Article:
I just had to pull out this detail of the two boys in front. What on earth were those guys up to?


If this is supposed to be fun, it doesn’t look like these two are having any.

My daughter Anna thinks it’s a turn-of-the-century version of the “get-along” shirt. Who knows.

On December 23, 1904, Leo graduated from what appears to be the equivalent of the 8th grade. According to his diploma, which I found among his papers, Leo was graded in the following subjects:

  • Betragen (Behavior)
  • Ordnung (Order)
  • Schulfleiß (School Diligence)
  • Häuslicher Fleiß (Domestic Industry)
  • Schulbesuch (School Attendance)
  • Religion (Religion)
  • Deutsche Sprache (German Language)
  • Englische Sprache (English Language)
  • Geschichte (History)
  • Geographie (Geography)
  • Naturlehre (Natural Philosophy)
  • Rechnen und Algebra (Arithmetic and Algebra)
  • Geometrie (Geometry)
  • Schreiben (Writing)
  • Zeichnen (Drawing)
  • Singen (Singing)
  • Turnen (Gymnastics)

Unfortunately, I’m not able to make out the handwriting, so I’m not sure exactly what marks he earned in those subjects. I can make out gut (good) in many places, but not much more than that. If there are any German speakers out there who are willing to help, please leave a comment and you will have my undying gratitude. Google Translate can only take a girl so far.


Leo’s 8th grade diploma

Years later, when Leo and Margaret settled in New Jersey and and were answering questions for the 1940 US census, they both indicated 8th grade as the highest level of education obtained. Given the magnificent career that great-grandpa Leo later had with the Hamburg-Amerika line, I found that information to be a real tribute to his natural intelligence and industry.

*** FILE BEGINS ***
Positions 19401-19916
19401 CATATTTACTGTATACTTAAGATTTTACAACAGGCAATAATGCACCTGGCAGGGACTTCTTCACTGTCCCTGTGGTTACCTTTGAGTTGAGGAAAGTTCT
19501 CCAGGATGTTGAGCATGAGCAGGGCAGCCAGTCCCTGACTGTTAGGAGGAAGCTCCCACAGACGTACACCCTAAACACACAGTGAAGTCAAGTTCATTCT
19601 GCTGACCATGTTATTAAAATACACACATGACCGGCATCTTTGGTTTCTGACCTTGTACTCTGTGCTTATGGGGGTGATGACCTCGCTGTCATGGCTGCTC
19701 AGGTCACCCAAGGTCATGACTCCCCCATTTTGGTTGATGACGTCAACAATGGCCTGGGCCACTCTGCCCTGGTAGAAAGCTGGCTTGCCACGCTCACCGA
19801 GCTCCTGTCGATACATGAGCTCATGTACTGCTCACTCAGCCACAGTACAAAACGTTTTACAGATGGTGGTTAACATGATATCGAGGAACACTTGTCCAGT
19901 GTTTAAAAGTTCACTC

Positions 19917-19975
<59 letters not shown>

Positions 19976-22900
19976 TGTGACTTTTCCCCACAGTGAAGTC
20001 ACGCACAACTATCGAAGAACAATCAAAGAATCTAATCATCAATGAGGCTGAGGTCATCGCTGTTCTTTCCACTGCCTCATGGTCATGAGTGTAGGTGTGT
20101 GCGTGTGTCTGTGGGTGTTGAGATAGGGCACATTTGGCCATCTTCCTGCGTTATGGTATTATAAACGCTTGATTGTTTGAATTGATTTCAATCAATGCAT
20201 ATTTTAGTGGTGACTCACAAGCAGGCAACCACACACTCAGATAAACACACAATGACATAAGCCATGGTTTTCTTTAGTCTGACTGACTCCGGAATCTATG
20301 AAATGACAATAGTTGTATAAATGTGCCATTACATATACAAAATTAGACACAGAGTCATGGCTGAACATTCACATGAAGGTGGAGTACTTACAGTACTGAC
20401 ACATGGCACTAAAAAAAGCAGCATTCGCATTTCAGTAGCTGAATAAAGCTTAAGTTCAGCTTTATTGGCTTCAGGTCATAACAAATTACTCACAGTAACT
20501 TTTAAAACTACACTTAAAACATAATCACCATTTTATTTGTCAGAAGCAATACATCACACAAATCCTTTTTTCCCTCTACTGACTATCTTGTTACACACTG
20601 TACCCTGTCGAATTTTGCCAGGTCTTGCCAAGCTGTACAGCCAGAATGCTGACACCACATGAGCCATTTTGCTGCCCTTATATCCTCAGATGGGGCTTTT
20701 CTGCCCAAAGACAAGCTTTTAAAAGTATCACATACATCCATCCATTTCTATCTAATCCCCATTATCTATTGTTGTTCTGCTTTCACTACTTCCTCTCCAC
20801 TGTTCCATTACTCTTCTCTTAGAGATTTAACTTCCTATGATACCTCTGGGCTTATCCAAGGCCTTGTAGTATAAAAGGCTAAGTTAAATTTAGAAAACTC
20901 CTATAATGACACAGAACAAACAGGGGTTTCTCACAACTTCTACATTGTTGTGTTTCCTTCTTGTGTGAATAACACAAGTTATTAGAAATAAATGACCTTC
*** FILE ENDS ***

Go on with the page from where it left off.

1940 census

1940 US Federal Census

Notice that my Grandpa Bob’s education level is listed as “C2″, which I assume means he was in his second year of college at Bucknell University in Pennsylvania at the time of the census. Gosh, his mom and dad must have been so proud.

Grandpa Bob Lessiack at his graduation from Bucknell University in 1942. Photographer unknown.

Grandpa Bob Lessiack, far right, at his graduation from Bucknell University in 1942. Photographer unknown.

PS: This is my 50th post. Wow. I had no idea how this blog would go when I started. I’ve learned so much, met such wonderful folks, and feel so good about doing my small part to preserve my family’s history. Thanks for reading, People!

Meet the Lessiacks of Hamburg

Happy Saturday, People. Here in the Bay Area we got a little bit of sorely needed rain this morning. I love waking up to rain.

Allow me to back up a moment and tell you what I know about my great-great grandparents, Anton and Marie Lessiack, and their children other than Leo. It isn’t much, unfortunately, but I’m working to rectify that.

Anton Ludwig Lessiack, born TBD in Steiermark. Date and photographer unknown.

Anton Ludwig Lessiack. Date and photographer unknown.

Henriette Catharina Maria Puhlmann. Date and photographer unknown.

Henriette Catharina Maria Puhlmann. Date and photographer unknown.

My great-great grandfather Anton Ludwig Lessiack was born in Steiermark, Austria on February 10, 1866. To give that date some context, Anton was born one year after the end of the US Civil War and the assassination of President Lincoln, and several months before Austria was defeated by Prussia and Italy in the Austro-Prussian (or Seven Weeks) war. At that time, Steiermark, which is in the southeast part of modern Austria bordering on Slovenia, was part of Germany. After World War I, Steiermark was divided into a northern section (which forms the modern Austrian state) and southern one, which was annexed to Yugoslavia.